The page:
There are many different annuity options that investors can choose from when they are building their annuity plan. One of the primary choices that investors will have involves the rate of return that their annuities will receive. There are two main classifications of rates of return that investors can choose from. They are:
● Fixed annuities – Fixed annuities have consistent and predictable payouts. They are generally comprised of bonds that offer a standardized interest rate and return capability. This offers the annuitant a steady return.
● Variable annuities – Variable annuities have inconsistent rates of return and, generally, unpredictable payouts. These types of annuities are made of varied sub-accounts such as stocks and mutual funds, which justify how the annuitant’s return can fluctuate.
What Do Fixed & Variable Annuities Have in Common?
Fixed and variable annuities overlap in a number of different ways. Most notably, they almost always have a common end goal: serving as a source of steady income for people in retirement and those who cannot work for any number of reasons. They differ quite a bit in the methods that they take toward reaching that goal; however, some qualities of fixed and variable annuities are exactly the same:
● Both fixed and variable annuities grow tax-deferred, meaning the annuitant won’t be taxed on earnings (or the funds themselves depending on qualification) until they receive their payment.
● There are no upper-limits on contributions, meaning that annuitants can deposit as much as they want into their annuities.
● Payment for these annuities can come as a lump sum, through periodic withdrawals, or a mixture of both. How annuitants receive payment will affect the degree to which taxes impact their return.
What Makes Fixed & Variable Annuities Different?
There are a variety of variables that go into creating an annuity that make fixed and variable annuities differ from one another. Despite the characteristics that these two types of annuities share, the features that distinguish them are what helps investors choose one over the other:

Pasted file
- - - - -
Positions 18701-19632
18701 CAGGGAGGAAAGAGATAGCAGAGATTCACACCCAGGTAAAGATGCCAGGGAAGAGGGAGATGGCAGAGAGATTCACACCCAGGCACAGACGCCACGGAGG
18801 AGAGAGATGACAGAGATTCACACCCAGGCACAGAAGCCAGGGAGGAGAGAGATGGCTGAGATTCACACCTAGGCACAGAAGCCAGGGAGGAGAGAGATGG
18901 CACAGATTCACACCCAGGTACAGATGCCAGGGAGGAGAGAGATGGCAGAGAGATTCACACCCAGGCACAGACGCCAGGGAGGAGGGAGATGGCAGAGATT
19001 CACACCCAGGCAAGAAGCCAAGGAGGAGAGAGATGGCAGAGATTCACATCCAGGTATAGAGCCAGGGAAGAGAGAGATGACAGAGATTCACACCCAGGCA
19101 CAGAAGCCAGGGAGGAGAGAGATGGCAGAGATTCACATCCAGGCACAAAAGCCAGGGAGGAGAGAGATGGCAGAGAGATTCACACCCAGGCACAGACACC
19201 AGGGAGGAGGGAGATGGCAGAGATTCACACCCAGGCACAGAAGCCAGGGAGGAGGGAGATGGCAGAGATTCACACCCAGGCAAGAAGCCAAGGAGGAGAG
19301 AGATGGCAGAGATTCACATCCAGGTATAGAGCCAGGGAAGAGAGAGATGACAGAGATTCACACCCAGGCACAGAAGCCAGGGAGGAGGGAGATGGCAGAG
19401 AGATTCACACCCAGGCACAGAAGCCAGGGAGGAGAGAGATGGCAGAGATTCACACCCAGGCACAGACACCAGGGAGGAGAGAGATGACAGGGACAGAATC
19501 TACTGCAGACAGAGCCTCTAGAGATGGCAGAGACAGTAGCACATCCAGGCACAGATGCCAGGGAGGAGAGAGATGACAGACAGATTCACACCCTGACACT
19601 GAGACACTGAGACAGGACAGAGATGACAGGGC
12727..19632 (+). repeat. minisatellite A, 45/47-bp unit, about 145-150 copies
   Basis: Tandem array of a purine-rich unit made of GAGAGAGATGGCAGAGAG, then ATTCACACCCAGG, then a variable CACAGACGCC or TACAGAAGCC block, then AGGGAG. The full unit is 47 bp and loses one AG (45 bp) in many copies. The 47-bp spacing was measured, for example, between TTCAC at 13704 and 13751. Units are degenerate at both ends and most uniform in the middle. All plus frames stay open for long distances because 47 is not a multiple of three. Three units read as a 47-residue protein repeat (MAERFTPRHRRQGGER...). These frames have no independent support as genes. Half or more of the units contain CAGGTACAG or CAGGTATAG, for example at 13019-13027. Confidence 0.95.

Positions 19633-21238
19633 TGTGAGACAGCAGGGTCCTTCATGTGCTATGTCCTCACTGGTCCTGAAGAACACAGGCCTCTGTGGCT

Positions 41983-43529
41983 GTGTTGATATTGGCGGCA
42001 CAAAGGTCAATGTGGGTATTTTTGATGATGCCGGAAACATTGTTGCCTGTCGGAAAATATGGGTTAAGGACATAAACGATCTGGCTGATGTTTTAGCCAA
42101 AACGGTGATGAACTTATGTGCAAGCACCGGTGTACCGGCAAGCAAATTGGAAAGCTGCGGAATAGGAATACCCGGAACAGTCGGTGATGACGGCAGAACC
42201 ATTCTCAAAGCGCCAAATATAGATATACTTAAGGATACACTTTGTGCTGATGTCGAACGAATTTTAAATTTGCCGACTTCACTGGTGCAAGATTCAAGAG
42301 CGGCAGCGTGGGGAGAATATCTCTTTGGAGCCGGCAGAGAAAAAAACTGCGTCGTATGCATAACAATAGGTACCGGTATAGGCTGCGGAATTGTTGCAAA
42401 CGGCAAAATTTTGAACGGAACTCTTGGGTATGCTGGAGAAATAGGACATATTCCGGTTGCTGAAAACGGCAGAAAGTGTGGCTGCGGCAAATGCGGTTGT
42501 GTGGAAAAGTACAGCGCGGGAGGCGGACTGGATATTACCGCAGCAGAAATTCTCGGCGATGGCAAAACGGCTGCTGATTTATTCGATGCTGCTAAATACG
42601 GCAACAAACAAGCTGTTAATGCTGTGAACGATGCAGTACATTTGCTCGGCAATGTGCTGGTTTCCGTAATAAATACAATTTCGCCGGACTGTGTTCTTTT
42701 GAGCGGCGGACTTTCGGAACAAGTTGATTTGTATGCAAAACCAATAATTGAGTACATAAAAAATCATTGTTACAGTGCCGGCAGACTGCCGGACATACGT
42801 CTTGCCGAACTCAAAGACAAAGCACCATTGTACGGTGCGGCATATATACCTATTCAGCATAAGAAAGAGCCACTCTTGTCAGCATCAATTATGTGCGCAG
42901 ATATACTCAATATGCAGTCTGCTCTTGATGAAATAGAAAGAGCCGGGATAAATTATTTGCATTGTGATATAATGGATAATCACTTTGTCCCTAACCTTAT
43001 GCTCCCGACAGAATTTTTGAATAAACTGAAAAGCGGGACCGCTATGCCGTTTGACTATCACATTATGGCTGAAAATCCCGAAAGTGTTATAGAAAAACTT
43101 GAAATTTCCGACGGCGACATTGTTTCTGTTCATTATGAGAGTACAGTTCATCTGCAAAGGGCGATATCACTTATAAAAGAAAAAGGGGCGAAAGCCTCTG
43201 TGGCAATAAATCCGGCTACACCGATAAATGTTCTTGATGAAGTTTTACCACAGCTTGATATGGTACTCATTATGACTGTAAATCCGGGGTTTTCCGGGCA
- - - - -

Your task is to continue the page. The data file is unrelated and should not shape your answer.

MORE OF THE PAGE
● You can typically withdraw your money early at a rate of 10% or less per year after the age of 59 and a half with no negative repercussions.
● You can set up a death benefit rider account to allow a beneficiary to receive your annuity after your passing. However, this can be expensive at times.
● Your money is guaranteed by an insurance company and not the government. In the chance that your insurance company fails, you could lose your money. Even though there is a chance for loss, most cases include a clause that provides a guarantee for loss. Additionally, there are groups made to prevent loss, such as insurance guaranty associations. These structures should keep you and your money safe in the small likelihood of this occurring.
● You will have to pay a variety of fees for your fixed annuity, including a yearly maintenance fee, commission expenses, income rider costs, and surrender charges.
● A variable annuity’s value is not guaranteed due to its distribution into sub-accounts that can sometimes fluctuate drastically. These sub-accounts, such as stocks and mutual funds fluctuate daily — something to be aware of when investing in this type of account.
● Your variable annuity could be spent within your lifetime due to its changing value. Moreover, your beneficiaries could lose all funds after your passing if an income rider plan is not purchased. This makes fees essential to ensuring the longevity of many variable annuity accounts.
● You will have to face general administrative fees as well as investment charges for the management of sub-accounts, making variable annuities somewhat more costly than fixed annuity accounts.
Sell Your Fixed or Variable Annuity Payments
There are many different variables that play into the classification of your annuity. The differences between a fixed and variable annuity are stark, and it’s important to be aware of the implications and fees that come along with owning such an account.
Whether you have a fixed or variable annuity, there is a chance that it is holding you back from reaching your personal and financial goals. You can sell your fixed or variable annuity payments for a lump sum of cash with help from Peachtree Financial Solutions. For questions or inquiries on how we can help you reach your goals, call us today!